The question of who actually invented the computer has a specific and easy answer, as we did at the beginning. However, there have been so many great minds involved in getting us where we are today, that it would seem unfair to settle on just one of them. Charles Babbage started it all, but many great inventors helped the concept on its way.

To them all...We thank you!

The History SanDisk

SanDisk is a name ubiquitous in the world of technology, which began its life back in 1988 when Eli Harari, Jack Yuan and Sanjay Mehrotra got together to form the company, with its Headquarters in California. This trio were responsible for developing ‘Floating Gate’ technology called EEPROM, which represented something of a breakthrough in semiconductor hardware.

12 years after its inception the company was joined by the Toshiba Corporation in researching new types of semiconductor for the digital camera market.

The Mobile Phone Boom
Around 2003 to 2004, the mobile phone industry was going through a major boom time and Sandisk were a major part of the expansion. As the capabilities of mobile devices increased, their need for expanded memory became ever greater. From memory cards able to store just a few hundred megabytes at the beginning, the technology advanced to such a degree that in a few short years, they were able to cram in 10s or even 100s of Gigabytes into the same space.

Over the next few years, Sandisk made a number of acquisitions which strengthened their hand in the semiconductor market. From 2005 to 2014, the company acquired:

  • Matrix Semiconductor
  • M-Systems
  • Pilant Technology (a manufacturer of SSD technology)
  • FlashSoft
  • Schooner Information Technology (Developer of Membrain and SchoonerSQL)
  • SMART Storage Systems (SSD manufacturers for the enterprise market)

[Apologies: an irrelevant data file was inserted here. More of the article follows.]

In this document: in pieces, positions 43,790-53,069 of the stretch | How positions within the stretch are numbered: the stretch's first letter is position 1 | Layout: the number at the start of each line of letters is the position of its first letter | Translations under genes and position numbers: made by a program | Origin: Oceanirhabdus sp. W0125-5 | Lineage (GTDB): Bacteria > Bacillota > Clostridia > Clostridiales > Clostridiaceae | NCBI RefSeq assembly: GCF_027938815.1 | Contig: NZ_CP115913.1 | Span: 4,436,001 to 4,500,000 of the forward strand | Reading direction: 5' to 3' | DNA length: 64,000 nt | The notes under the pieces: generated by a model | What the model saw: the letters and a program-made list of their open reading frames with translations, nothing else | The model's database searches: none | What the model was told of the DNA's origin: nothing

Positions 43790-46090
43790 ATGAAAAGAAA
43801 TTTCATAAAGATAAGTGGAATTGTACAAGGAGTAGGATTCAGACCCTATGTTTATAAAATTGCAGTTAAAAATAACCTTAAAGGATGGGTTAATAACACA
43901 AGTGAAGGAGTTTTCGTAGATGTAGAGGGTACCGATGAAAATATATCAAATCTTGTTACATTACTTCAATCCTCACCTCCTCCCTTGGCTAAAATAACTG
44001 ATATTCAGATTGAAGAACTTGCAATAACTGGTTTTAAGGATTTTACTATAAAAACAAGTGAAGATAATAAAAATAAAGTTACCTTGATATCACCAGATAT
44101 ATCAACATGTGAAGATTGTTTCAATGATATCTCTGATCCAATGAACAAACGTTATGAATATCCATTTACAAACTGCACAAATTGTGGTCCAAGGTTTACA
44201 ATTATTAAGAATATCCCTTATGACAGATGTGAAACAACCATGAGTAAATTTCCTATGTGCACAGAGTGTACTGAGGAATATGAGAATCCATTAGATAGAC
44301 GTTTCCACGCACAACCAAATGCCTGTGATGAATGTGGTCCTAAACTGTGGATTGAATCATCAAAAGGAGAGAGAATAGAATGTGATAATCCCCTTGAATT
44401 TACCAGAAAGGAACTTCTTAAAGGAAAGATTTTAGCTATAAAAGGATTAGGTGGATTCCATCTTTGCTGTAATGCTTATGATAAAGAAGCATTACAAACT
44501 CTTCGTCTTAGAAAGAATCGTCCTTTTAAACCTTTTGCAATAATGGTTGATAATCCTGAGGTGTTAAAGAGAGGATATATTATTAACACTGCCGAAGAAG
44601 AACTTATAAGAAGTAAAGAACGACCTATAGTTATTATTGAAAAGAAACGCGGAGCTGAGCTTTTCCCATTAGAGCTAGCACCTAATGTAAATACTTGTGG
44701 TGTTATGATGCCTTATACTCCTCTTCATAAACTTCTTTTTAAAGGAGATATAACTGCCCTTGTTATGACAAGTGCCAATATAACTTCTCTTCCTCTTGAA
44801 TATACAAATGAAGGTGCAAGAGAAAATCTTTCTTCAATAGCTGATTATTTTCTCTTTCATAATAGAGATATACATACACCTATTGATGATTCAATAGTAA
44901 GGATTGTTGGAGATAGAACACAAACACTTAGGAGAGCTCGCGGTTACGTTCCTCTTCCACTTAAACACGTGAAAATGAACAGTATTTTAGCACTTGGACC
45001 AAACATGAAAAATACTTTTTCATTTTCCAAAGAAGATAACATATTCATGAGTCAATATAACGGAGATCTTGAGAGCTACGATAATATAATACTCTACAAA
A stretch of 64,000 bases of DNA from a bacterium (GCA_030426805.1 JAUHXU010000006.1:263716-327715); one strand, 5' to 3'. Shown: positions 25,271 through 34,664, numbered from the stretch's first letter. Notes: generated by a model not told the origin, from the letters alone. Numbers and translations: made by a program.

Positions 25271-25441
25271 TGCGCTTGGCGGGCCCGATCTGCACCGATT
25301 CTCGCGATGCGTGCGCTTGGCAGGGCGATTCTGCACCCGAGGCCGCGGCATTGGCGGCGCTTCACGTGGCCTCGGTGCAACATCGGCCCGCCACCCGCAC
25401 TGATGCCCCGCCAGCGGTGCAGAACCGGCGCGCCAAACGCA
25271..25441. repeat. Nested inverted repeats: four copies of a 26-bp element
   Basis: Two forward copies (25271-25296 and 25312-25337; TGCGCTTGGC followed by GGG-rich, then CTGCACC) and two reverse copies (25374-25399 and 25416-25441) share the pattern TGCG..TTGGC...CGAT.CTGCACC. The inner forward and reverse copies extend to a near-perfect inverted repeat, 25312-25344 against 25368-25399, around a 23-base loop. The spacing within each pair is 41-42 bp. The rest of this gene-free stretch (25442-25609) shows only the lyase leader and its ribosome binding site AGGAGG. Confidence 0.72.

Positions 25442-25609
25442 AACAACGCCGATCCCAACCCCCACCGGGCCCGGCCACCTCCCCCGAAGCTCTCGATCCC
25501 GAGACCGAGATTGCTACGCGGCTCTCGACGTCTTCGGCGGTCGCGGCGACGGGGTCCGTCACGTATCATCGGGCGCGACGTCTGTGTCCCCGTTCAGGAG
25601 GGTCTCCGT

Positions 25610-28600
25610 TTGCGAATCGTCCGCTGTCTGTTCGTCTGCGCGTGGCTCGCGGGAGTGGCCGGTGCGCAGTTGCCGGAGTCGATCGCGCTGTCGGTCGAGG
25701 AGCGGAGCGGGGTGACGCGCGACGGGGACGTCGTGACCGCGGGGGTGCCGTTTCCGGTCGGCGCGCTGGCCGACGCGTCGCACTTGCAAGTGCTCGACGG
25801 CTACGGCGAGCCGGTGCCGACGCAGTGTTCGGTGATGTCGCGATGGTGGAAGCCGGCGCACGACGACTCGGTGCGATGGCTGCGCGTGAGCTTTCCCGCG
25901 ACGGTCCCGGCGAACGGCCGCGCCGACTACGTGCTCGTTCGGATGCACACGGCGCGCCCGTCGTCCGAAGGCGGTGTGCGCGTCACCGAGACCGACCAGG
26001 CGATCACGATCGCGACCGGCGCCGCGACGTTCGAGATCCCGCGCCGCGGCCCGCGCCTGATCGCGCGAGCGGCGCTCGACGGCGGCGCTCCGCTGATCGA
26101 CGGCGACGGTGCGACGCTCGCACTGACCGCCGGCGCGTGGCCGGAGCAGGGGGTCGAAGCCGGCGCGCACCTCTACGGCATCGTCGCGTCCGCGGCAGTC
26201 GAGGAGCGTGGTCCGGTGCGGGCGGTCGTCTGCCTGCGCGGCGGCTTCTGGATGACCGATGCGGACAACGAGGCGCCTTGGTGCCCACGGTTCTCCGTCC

• Fusion-io (producers of flash memory used in Enterprise level data centres)

These acquisitions were made at considerable cost to Sandisk, with the total amount in the region of $5bn, but it placed the company well in the market to make even greater strides in the global permanent and flash storage markets.

Since 2014, Sandisk continued to innovate and launched a number of technological firsts, like the Ultra microSDXC memory card, with a staggering 128 Gigabytes of storage contained within. Around the same time, the company launched the Extreme PRO SDXC, which was the highest capacity SD memory card in existence.

Western Digital Acquisition
Fast forward to 2016 and just a few months after Sandisk launched its ‘InfiniFlash’ technology (an entire new category of ‘all-flash’ storage system) and it entered the high end SSD market, the company was bought out by Western Digital, one of the largest HDD manufacturers in the world for a massive $19bn. 

Since 2005, Sandisk is said to have sold over 2 Billion microSD memory cards around the world, illustrating just how large scale its operation is. The company still operates in the same way under the umbrella of Western Digital, who supports in the subsidiary’s efforts to continue to this day, to innovate in the field of memory hardware.